In Algeria, everyone wants to be MP, few likely to vote
Tunis - Thousands of candidates are vying for a position in Algeria’s 462-member People’s National Assembly, a record number of participants that reflects the coveted status of the job. However, the strong turnout from candidates is unlikely to mean high voter participation, as Algeria’s 23.3 million eligible voters are showing low levels of interest in the May 4th elections.
“Parliamentary elections are used by elites as a social ladder,” said Nacer Djabi, a sociology researcher at Algiers University. “In Algeria, only the state remains rich. The elites in the middle-class elites are poor. Being made parliamentarians bring the lucky ones close to the wealth of the state.”
Algerian Interior Minister Noureddine Bedoui said the candidatures of 12,591 people, about one-third of whom were women, were filed with election officials.
The High Independent Elections Monitoring Authority Chairman Abdelwahab Derbal reported “two or three cases of cheating” in the mandatory voter lists to endorse candidates led to the removal of involved candidacies. He did not name the candidates or their parties.
“The final lists of candidates will be validated on March 27th after the end of an appeal period for the candidates to challenge the ministry decisions,” said Interior Ministry Secretary-General Hocine Mazouz.
The initial number of citizens hoping to run for office was even higher. In the National Liberation Front (FLN) party alone, 6,228 members — 600 from Algiers — sought to be candidates.
Algerian media reported similar levels of participation in other major parties.
The selection process was a nightmare for party leaders, who had to navigate fierce internal disputes to come up with a final list. Among those hoping for slots were ministers, billionaires, school teachers and doctors.
“Not everybody can be a deputy,” said FLN chief Djamel Ould Abbes to angry members lobbying for a seat. “There are not 6,000 seats available in the parliament.”
This high level of political engagement is unlikely to translate to voters, who are increasingly disillusioned with their leaders’ inability to effectively contain the threat from jihadists or save the economy from faltering oil revenues.
“The state of [this year’s] parliamentary elections is the worst Algeria has seen since 1976,” said political commentator Saad Bokba. “Social tensions are high because of the economic crisis, which has been caused by mismanagement and a decline in oil prices.
Bokba said that recent protests have taken a more political turn.
“Ruling parties are not even controlling their angry members and the government lacks the plan and resolve to handle the crisis,” he said. “According to the population, the upcoming elections will only make the situation worse.”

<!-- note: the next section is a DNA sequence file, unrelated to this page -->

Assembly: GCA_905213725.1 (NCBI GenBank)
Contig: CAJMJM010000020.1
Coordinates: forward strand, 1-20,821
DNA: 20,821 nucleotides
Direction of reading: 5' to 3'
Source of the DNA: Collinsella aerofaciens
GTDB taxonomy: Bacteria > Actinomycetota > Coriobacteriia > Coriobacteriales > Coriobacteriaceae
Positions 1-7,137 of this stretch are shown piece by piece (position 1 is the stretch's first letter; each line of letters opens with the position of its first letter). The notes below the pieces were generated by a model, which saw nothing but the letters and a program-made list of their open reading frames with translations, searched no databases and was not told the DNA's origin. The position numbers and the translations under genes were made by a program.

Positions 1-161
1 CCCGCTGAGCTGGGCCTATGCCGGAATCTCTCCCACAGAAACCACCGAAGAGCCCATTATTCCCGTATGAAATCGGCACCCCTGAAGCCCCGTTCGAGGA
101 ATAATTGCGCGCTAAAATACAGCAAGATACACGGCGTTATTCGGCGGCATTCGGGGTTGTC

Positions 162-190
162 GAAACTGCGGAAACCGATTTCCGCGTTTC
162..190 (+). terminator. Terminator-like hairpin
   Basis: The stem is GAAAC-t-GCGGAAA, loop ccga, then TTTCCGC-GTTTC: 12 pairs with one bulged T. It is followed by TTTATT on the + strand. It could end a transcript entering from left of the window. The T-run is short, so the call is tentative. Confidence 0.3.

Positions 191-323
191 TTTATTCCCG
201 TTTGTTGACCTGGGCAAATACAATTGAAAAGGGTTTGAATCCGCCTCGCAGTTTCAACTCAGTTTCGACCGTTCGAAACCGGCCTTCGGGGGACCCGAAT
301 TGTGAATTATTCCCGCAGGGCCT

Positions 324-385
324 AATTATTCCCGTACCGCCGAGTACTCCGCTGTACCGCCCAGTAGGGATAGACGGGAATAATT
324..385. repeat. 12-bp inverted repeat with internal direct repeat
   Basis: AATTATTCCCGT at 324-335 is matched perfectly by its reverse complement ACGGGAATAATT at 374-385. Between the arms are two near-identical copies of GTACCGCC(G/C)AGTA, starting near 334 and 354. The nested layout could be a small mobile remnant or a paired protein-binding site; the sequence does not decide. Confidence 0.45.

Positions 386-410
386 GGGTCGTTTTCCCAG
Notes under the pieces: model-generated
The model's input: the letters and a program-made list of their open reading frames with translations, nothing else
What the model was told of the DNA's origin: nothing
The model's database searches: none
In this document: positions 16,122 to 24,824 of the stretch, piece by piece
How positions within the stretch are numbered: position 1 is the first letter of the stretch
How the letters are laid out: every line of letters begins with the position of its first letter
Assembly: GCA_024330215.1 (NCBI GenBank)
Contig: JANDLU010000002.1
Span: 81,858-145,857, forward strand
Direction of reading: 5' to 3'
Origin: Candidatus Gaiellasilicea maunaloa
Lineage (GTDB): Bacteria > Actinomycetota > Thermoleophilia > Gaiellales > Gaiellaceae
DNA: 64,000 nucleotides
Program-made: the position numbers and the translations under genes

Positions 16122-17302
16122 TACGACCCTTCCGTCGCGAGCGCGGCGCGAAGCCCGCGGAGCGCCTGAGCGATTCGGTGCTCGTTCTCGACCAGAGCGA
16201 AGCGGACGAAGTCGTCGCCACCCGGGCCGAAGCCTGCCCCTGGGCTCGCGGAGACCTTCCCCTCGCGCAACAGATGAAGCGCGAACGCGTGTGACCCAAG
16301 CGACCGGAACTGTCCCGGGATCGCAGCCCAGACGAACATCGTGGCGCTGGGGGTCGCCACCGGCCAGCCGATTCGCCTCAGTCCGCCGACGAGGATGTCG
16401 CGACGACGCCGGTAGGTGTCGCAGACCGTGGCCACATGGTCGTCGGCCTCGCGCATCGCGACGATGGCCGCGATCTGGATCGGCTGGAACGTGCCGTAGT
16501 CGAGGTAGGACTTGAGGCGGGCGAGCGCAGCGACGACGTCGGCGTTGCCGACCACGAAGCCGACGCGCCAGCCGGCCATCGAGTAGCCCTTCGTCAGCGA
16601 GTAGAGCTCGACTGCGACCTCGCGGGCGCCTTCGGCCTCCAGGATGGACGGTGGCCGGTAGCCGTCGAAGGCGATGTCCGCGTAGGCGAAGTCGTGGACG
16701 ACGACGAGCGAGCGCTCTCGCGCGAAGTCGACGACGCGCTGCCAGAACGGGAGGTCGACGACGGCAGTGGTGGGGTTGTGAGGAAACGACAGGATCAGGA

Most of this year’s candidates are linked to the FLN and the National Democratic Rally party but Islamists groups are looking to make a return after years of decline.
To improve their odds, three of Algeria’s leading Islamist parties — El Binaa, the Front for Justice and Development (FJD) and Ennahda — formed a coalition for the election.
Another alliance was formed between the Fundamentalist Movement of Society of Peace, which is linked to the international Muslim Brotherhood, and Islamist group Front of Change.
Much of the public has scorned Islamist groups since Algeria’s civil conflict in the 1990s, when violence between Islamists and government forces claimed the lives of an estimated 200,000 people. With bitter memories of Algeria’s civil war still alive, whether the public will receive Islamists back into the mainstream is unknown.
While Islamist groups are running candidates for all available seats, some secularist opposition parties, whose popularity is narrowly concentrated, failed to field candidates for all election districts. Such groups included the Front of Socialist Forces (FFS), Culture and Democracy Rally (RCD) and the Social Democratic Movement.
For almost five decades, Algeria’s political regime has been sealed from opposition, and those who challenge the status quo have faced fierce backlash from ruling powers.
In 1992, then-president Mohamed Boudiaf, a leading figure in Algeria’s independence war, was killed by presidential guards after forming the National Popular Rally party to fight regime corruption.
During the 1999 presidential election cycle, FFS founder Hocine Ait Ahmed, who was running for office on a platform of reform, was forced to scrap his candidacy days before the elections.
In 1991, the Algerian army stepped in to prevent the radical Islamic Salvation Front (FIS) from taking power when it was poised to win parliamentary elections.
“The regime is convinced that its stability is secured by the repression and distribution of oil money, not through democracy,” said political analyst Mustapha Hammouche.